BayCare Implants Smallest Minimally Invasive Pacemaker
Doctors at Morton Plant and St. Joseph’s Hospitals First in Florida to Implant Micra TPS Outside of Clinical TrialCLEARWATER, Fla., (July 7, 2016)-- BayCare Health System continues to offer advancements in cardiac care with Morton Plant and St. Joseph’s hospitals recently becoming the first hospitals in Florida not a part of the clinical trial study to implant the Medtronic Micra Transcatheter Pacing System (TPS).
Known as the world’s smallest pacemaker, the one-inch Micra TPS, which is 93 percent smaller than conventional pacemakers and smaller than a AAA battery, is implanted directly into the patient’s right ventricle through a vein in the leg. It is a single-chamber pacing system that paces only the right ventricle of the heart.
In the past, single chamber pacemakers were implanted under the skin near the collarbone and had wired leads that ran through a vein directly to the heart’s right ventricle, creating a “pocket” under the skin. Unlike these conventional pacemakers, the Micra TPS is self-contained and does not have wired leads. It latches directly onto the heart using small hooks and can be repositioned if needed.
“We believe this is the start of a new era in pacemakers,” said electrophysiologist Jose Gallastegui, MD, at Morton Plant Hospital. “The absence of leads is one of the main advantages of the pacemaker. The elimination of the wires connecting the device to the heart makes for a less invasive procedure reducing the risk of complications for the patient,” he said.
Although every patient needing a pacemaker is not a candidate for the Micra TPS, it can be of great benefit to those who are. Patients will not have a chest scar or a bump, meaning they will not have the discomfort or visible, physical reminder of a pacemaker under the skin.
The FDA approved the Micra TPS in April and doctors at Morton Plant Hospital in Clearwater and St. Joseph’s Hospital in Tampa have been trained to implant the device. At Morton Plant, the device was first implanted by Dr. Gallastegui on June 7 and electrophysiologist H. Andrew Hazlitt, MD implanted the tiny device at Morton Plant on June 14. At St. Joseph’s Hospital Electrophysiologist Kevin Makati, MD, performed the procedure on June 21.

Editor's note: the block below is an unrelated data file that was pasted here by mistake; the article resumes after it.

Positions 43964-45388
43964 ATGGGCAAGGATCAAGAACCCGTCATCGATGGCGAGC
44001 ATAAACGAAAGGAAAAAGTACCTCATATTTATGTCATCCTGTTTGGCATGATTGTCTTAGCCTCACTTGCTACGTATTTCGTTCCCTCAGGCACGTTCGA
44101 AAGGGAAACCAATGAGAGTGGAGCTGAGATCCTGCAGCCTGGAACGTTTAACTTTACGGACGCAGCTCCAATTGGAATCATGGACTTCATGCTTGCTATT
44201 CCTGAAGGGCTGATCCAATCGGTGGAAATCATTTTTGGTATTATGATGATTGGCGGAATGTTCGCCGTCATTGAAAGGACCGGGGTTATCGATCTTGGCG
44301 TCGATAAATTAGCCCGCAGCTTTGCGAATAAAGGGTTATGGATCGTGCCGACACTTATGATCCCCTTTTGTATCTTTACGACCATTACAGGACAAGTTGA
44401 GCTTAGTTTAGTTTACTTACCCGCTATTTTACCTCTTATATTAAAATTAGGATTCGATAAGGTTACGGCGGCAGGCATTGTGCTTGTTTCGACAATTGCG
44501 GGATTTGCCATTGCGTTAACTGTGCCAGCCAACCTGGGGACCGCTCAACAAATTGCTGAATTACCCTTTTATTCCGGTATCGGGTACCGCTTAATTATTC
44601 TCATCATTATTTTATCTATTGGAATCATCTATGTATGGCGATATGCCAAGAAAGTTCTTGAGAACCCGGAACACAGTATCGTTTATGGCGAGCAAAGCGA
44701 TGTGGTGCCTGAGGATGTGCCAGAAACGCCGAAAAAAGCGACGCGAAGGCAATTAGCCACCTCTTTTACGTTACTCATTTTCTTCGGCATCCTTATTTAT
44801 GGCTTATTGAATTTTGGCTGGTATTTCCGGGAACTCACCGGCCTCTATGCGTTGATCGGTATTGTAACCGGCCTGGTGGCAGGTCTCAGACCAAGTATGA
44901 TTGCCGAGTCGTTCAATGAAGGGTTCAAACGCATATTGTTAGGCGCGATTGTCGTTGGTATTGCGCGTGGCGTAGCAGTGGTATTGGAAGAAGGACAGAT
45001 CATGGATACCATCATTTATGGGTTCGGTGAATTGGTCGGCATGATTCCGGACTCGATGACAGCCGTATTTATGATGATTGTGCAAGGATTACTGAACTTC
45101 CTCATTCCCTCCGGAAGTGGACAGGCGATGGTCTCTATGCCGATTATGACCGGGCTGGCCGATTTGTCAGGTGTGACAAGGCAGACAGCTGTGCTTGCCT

“Research and technology continue to expand the tools we as physicians are able to offer our patients,” said Dr. Makati. “Today, this miniaturized pacemaker can be used for a specific group of patients. Technology is changing at such a rapid pace that we hope that we’ll be able to offer this same type of treatment for more patients in the future.”
The tiny pacemaker is used to treat bradycardia, a condition characterized by a slow or irregular heart rhythm, usually fewer than 60 beats per minute (normal heart rate is 60 – 100 bpm). At this rate, the heart is unable to pump enough oxygen-rich blood to the body during normal activity or exercise, causing patients to experience dizziness, fatigue, shortness of breath or fainting spells.
Pacemakers, the most common way to treat bradycardia, help restore the heart's normal rhythm and relieve symptoms by sending electrical impulses to the heart to increase the heart rate. The pacemaker is implanted into one chamber of the heart, the right ventricle.
In addition to Dr. Gallastegui, Dr. Hazlitt and Dr. Makati, the following electrophysiologists will be performing the procedure at Morton Plant Hospital— Jonathan Hobson, MD and Vaibhav Moondra, MD. At St. Joseph’s Hospital, James Irwin, MD, is the other electrophysiologist who will be implanting the Micra TPS.
From the youngest patients to adults, our commitment to exceptional patient care can be seen in the quality of our heart services. For decades, our heart experts have brought some of the most advanced and innovative procedures and treatments to the communities we serve. With programs and services nationally recognized, our doctors participate in clinical trials to help find new solutions for patients; teach new techniques to doctors from all over the country and have developed teams of doctors and clinical staff from different specialties to bring collaborative models of care to our patients. Areas of expertise include cardiothoracic surgery, cardiovascular procedures, electrophysiology, interventional cardiology, medical cardiology, diagnostics, imaging and cardiac rehabilitation, as well as screenings, education and support.
BayCare is a leading not-for-profit health care system that connects individuals and families to a wide range of services at 13 hospitals and hundreds of other convenient locations throughout the Tampa Bay and central Florida regions. Inpatient and outpatient services include acute care, primary care, imaging, laboratory, behavioral health, home care, and wellness. Our mission is to improve the health of all we serve through community-owned, health care services that set the standard for high-quality, compassionate care. For more information, visit www.baycare.org.